MetroFi Dumping City Wi-Fi By End of June

Better enjoy that free Portland Wi-Fi while you can…the Oregonian and the Portland Business Journal are both reporting the network may soon be sold to the city or shutdown. Word is MetroFi has decided to walk from the deal and is offering to sell the network to the city for $894,000! The company said it will be yank its equipment at the end of June if the city or someone else doesn’t pick up the tab.

This really seems like a crap move by MetroFi, especially when you consider this word of news that the company will be selling its nine city networks across the country. This move casts doubt, I think, on the viability of metro-wide Wi-Fi. We still have all those Personal Telco network hubs out there, but if you aren’t near one and don’t have another way to access the Internet, you’ll probably soon be out of luck.

6 Comments so far

  1. tODD (stadler) on May 16th, 2008 @ 12:57 pm

    I’m pretty certain that MetroFi’s shutting down their network will not cause any noticeable change in my ability to connect to it. How will I know when they turn off the switch?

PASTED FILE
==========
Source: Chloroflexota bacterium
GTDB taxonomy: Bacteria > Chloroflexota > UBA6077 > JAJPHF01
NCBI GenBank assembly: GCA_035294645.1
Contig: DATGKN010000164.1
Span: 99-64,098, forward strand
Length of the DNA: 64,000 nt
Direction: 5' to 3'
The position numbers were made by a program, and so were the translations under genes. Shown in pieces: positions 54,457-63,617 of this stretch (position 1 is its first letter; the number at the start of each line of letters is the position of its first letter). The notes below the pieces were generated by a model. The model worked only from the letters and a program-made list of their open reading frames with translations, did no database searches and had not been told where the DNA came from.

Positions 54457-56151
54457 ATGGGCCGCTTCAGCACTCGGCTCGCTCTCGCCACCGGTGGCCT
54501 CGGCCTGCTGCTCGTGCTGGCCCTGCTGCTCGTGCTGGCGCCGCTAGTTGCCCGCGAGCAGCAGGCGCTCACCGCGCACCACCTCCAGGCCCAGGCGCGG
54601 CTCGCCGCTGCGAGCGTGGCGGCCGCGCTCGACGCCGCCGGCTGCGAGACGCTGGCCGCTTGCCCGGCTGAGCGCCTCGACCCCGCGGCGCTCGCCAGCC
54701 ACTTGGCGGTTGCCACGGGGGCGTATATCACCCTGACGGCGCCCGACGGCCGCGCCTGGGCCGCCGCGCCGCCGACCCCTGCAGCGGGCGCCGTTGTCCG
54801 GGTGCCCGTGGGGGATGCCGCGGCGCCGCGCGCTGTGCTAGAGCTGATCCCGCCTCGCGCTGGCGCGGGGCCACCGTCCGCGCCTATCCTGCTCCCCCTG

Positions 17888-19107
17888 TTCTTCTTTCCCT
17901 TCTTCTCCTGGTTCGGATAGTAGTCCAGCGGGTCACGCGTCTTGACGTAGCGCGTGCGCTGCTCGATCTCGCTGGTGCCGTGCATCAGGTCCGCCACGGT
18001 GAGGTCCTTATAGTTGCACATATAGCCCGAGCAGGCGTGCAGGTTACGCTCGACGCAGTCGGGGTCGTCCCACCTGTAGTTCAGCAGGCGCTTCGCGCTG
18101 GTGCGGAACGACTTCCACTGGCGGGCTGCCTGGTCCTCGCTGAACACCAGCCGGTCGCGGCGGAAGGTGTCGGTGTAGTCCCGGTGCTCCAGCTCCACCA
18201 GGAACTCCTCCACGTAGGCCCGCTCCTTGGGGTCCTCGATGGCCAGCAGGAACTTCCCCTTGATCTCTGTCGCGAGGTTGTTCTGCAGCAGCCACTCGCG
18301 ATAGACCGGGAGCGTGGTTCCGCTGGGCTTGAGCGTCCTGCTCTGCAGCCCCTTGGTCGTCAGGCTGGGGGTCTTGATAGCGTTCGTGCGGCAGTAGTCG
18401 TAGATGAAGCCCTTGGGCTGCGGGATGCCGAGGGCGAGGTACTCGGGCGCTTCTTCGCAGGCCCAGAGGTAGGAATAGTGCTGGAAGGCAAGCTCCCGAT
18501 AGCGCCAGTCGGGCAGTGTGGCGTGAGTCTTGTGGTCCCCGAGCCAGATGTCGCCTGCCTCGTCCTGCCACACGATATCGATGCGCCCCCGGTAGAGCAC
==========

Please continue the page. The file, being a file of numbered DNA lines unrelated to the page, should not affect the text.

2. dsohigian on May 16th, 2008 @ 1:31 pm

    Will this lead to a resurgence in the Personal Telco project? It does seem like it stalled way back when MetroFi started installing…

  3. ilearim on May 16th, 2008 @ 3:48 pm

    This was a failure from Day One. I don’t think anyone is going to miss the inability of not being able to connect to them.

  4. leander37 on May 16th, 2008 @ 5:46 pm

    I shelled out $99 for the booster in my home. I’ve gotten 4 or 5 months good use out of it, so I guess it was worth it. My experience with MetroFi has been OK, and I’ll hate paying for internet again. I may not – perhaps I’ll just visit a local cafe. Any chance the network could stay up and running (and lose the Sideguide!) Wishful thinking, I guess, but it seems that at least for the area where the units have been installed, the hard work has been done. How easy would it be for some entity to keep feeding even a slow connection through the existing nodes. It is not sufficient for streaming anything, but works great for email, zipcar reservations, and other basic internet services. I think it could be appreciated as such ~ it is just that many people expect to feel that "Internet," and "Youtube" are synonymous. In fact, i find that browsing without video capabilities keeps me focused.

  5. Erica (helloerica) on May 18th, 2008 @ 9:58 am

    I honestly can’t figure out why they put so much money to it in the first place. The connection was terrible, unreliable, and pretty scattered as far as location goes. It could have been amazing but it’s definitely a FAIL!

  6. averagejoe on June 4th, 2008 @ 7:42 pm

    Did this ever really work? I have nothing but trouble with it when I’m downtown. It really can’t be that hard to have free wi-fi in the downtown area, can it?

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